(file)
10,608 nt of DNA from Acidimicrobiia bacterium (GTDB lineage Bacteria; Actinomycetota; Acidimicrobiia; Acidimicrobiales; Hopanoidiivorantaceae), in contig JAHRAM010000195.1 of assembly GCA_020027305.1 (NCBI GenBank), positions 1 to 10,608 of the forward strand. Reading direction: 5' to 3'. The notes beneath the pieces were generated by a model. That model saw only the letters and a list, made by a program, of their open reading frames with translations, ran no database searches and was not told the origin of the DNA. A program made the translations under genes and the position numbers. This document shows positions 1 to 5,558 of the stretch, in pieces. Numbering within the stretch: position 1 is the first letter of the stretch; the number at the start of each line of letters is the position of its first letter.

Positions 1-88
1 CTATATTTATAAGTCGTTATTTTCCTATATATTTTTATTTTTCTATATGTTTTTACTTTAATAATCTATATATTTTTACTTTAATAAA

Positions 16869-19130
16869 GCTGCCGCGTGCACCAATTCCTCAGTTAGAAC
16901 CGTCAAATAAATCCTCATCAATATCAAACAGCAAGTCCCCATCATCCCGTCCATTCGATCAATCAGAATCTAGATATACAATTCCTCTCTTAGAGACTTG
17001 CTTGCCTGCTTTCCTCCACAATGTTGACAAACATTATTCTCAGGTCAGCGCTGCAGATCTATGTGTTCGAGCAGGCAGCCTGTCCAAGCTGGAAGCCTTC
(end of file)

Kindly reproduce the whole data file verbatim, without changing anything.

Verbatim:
10,608 nt of DNA from Acidimicrobiia bacterium (GTDB lineage Bacteria; Actinomycetota; Acidimicrobiia; Acidimicrobiales; Hopanoidiivorantaceae), in contig JAHRAM010000195.1 of assembly GCA_020027305.1 (NCBI GenBank), positions 1 to 10,608 of the forward strand. Reading direction: 5' to 3'. The notes beneath the pieces were generated by a model. That model saw only the letters and a list, made by a program, of their open reading frames with translations, ran no database searches and was not told the origin of the DNA. A program made the translations under genes and the position numbers. This document shows positions 1 to 5,558 of the stretch, in pieces. Numbering within the stretch: position 1 is the first letter of the stretch; the number at the start of each line of letters is the position of its first letter.

Positions 1-88
1 CTATATTTATAAGTCGTTATTTTCCTATATATTTTTATTTTTCTATATGTTTTTACTTTAATAATCTATATATTTTTACTTTAATAAA

Positions 16869-19130
16869 GCTGCCGCGTGCACCAATTCCTCAGTTAGAAC
16901 CGTCAAATAAATCCTCATCAATATCAAACAGCAAGTCCCCATCATCCCGTCCATTCGATCAATCAGAATCTAGATATACAATTCCTCTCTTAGAGACTTG
17001 CTTGCCTGCTTTCCTCCACAATGTTGACAAACATTATTCTCAGGTCAGCGCTGCAGATCTATGTGTTCGAGCAGGCAGCCTGTCCAAGCTGGAAGCCTTC